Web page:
13. Break up your copy in sections
The vast majority of people don’t read every word on every page of your website. They read a little here and there, and generally jump around until something catches their eye.
That’s why it’s helpful to break up long paragraphs of text with headlines, images, and different layouts because that’s what people notice while scrolling through.
You can go even further and split your sales copy into multiple pages while having more than one call to action on each page. That gives your visitors the option to convert now, or to continue learning more about how you can help them.
14. Insert social proof
Gaining trust means becoming transparent with the quality you’re putting out. When you show visitors case studies, social proof, and testimonials, you’re giving them reasons to trust you.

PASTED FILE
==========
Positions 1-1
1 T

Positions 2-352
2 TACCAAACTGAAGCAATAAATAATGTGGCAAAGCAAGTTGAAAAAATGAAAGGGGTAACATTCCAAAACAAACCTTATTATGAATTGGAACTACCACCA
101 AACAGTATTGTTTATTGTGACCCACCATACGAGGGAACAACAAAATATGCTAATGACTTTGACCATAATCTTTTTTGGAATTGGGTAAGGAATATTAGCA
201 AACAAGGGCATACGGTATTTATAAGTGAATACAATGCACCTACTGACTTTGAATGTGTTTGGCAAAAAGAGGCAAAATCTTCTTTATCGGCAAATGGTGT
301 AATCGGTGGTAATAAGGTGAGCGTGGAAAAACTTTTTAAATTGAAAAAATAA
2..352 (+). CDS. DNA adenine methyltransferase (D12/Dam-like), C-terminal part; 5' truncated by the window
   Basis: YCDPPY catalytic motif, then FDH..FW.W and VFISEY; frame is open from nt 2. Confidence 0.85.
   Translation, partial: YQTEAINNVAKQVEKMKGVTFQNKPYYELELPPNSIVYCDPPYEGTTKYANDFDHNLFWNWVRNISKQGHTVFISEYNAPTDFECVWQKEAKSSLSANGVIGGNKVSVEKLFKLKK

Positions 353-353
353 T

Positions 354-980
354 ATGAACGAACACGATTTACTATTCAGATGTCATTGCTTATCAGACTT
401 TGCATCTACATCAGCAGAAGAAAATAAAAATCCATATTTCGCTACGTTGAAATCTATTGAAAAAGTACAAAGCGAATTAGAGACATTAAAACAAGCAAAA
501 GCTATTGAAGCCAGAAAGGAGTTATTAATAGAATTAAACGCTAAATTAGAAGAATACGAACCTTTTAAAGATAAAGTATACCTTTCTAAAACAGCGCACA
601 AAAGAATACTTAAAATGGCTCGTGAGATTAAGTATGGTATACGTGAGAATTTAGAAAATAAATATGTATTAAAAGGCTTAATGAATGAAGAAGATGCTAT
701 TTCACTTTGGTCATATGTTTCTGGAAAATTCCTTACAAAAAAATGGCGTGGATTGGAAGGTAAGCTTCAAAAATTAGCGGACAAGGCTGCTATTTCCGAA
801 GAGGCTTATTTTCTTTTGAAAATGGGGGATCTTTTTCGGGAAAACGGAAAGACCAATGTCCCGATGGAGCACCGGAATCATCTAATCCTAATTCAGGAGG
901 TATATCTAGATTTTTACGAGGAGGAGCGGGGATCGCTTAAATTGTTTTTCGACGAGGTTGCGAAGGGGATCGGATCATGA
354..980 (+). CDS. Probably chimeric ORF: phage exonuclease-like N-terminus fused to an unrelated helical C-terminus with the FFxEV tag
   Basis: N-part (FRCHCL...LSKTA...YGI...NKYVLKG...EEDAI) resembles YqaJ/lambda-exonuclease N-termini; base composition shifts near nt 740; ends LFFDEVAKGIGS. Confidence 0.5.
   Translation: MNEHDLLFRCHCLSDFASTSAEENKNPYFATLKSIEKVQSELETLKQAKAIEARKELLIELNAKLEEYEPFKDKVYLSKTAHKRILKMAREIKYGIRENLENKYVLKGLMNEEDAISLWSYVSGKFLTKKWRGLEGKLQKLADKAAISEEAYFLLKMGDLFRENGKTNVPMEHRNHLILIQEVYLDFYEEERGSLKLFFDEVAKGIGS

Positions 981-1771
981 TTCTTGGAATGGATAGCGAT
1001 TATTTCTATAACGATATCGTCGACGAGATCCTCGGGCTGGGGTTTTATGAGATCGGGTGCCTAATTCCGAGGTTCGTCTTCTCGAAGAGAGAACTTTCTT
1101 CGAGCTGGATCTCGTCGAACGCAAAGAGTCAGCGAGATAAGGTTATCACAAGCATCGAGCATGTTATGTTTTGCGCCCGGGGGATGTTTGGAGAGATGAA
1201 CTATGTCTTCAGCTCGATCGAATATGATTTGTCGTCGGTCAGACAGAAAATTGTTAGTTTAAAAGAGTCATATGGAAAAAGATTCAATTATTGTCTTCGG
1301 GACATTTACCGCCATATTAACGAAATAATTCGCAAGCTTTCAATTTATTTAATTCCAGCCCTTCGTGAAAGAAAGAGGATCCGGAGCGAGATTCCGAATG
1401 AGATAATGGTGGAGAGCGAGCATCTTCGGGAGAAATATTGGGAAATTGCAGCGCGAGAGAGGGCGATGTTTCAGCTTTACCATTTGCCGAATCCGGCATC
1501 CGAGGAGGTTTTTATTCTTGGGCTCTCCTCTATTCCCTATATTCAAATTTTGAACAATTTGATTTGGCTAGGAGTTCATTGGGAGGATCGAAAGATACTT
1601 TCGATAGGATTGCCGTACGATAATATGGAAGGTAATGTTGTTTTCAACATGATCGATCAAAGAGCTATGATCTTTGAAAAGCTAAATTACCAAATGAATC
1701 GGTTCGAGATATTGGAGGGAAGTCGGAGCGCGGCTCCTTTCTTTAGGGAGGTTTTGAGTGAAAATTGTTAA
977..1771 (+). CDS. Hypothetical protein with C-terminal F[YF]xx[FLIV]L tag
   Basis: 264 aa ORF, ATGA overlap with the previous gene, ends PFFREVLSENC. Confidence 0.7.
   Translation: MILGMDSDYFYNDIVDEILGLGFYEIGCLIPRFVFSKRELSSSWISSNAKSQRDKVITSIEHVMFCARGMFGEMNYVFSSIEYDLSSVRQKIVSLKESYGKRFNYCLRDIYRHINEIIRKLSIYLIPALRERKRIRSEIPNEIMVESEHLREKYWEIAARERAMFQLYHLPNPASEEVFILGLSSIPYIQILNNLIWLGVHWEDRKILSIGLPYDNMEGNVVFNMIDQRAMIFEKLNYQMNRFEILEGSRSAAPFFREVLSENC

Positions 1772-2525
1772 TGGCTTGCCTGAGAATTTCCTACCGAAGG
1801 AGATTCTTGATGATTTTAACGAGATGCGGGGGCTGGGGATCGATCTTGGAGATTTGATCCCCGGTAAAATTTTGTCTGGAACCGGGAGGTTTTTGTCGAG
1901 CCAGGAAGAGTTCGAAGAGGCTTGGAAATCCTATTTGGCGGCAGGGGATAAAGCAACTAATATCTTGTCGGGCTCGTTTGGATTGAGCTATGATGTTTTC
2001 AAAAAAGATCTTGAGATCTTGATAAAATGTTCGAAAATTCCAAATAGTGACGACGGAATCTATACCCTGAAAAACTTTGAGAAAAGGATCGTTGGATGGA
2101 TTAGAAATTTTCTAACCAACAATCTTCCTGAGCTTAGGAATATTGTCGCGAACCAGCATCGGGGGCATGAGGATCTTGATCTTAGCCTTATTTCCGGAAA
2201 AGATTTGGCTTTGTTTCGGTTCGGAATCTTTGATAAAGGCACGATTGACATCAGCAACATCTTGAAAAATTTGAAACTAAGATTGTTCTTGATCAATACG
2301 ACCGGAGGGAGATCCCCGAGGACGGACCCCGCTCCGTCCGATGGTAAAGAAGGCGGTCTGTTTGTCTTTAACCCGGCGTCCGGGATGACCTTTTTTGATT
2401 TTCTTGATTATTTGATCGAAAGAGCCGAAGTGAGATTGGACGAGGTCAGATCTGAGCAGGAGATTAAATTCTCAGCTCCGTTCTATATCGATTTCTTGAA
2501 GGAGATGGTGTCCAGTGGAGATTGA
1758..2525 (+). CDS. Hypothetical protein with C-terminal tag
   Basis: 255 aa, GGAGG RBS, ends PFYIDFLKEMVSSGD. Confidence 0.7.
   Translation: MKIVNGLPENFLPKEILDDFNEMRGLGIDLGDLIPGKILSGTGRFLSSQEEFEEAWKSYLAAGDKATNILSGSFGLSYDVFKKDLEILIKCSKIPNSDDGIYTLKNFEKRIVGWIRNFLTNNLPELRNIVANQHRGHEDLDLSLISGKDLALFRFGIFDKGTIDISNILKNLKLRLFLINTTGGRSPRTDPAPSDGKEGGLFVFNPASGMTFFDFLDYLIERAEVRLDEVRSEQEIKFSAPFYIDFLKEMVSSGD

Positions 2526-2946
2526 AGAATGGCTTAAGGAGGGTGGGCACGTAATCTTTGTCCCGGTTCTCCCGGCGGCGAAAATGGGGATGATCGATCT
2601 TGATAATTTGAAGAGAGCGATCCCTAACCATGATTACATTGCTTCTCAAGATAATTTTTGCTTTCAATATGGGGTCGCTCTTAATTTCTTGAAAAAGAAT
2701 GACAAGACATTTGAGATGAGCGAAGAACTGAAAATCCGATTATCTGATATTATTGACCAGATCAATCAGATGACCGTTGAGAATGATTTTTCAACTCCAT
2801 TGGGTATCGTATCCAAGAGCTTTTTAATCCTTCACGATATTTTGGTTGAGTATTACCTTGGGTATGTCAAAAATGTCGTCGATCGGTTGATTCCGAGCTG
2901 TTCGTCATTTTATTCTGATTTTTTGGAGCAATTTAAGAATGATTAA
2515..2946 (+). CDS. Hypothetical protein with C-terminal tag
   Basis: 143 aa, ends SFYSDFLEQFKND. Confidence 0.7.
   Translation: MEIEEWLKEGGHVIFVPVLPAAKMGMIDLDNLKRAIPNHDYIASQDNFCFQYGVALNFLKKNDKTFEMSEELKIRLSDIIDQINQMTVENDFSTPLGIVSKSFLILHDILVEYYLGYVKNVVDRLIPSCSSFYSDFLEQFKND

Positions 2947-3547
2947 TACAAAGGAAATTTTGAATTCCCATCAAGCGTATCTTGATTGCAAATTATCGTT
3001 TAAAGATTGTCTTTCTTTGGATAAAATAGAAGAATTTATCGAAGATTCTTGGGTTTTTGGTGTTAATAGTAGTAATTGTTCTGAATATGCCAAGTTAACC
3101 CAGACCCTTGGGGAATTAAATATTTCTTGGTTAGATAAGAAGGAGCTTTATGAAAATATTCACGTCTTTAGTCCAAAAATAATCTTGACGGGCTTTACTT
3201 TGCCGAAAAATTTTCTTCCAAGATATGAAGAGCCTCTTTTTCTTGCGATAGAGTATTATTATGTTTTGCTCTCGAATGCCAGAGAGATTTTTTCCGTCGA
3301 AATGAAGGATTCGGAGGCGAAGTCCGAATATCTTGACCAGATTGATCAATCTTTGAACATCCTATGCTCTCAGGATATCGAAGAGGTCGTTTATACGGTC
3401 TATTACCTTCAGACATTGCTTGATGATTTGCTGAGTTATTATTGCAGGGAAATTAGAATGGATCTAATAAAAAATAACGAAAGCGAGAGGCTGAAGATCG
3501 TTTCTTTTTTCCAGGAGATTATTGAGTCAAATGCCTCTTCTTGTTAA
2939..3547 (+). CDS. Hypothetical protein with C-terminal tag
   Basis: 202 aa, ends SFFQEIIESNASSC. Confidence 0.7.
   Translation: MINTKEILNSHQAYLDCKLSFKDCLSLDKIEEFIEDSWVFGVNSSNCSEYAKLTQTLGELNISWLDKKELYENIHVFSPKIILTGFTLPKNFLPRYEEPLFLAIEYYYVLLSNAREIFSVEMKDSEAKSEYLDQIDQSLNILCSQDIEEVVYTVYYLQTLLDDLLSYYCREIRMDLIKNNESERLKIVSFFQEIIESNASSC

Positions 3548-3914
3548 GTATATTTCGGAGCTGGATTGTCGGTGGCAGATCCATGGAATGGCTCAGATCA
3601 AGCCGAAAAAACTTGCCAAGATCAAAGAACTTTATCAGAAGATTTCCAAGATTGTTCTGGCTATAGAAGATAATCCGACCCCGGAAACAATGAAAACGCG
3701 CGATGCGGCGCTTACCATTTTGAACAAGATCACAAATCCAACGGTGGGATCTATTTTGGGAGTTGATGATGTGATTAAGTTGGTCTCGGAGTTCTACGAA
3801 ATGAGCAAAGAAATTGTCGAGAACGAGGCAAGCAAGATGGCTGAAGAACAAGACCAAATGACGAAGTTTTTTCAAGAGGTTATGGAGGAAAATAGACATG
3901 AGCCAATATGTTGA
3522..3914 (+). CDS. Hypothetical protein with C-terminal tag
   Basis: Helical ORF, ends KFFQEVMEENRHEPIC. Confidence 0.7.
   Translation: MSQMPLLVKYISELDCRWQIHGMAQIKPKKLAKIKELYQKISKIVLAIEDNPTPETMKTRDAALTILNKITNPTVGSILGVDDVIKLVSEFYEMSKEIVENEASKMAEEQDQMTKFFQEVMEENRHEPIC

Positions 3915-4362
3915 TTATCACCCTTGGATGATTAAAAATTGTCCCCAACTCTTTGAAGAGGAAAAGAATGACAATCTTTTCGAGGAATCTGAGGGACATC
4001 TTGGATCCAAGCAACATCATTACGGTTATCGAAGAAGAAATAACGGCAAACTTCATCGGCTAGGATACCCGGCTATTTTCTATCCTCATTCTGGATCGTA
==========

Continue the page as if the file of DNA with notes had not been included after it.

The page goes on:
Mentioning high-profile companies you’ve worked with definitely helps, as do testimonials from satisfied customers.
Here’s an example of how we’re using client logos on our pricing page:
Some agencies go as far as to publish a live feed of people who’ve signed up for their service using tools such as Proof (it works with SPP as well).
15. A/B test a redesign
As much as I’d like to advise you to “just A/B test everything” it simply isn’t practical for most agencies because it takes time to set up tests and run them long enough to reach statistical significance.
A more practical approach, and what we try to do ourselves is to focus on testing the important parts such as the headline, the pricing page, or a complete redesign.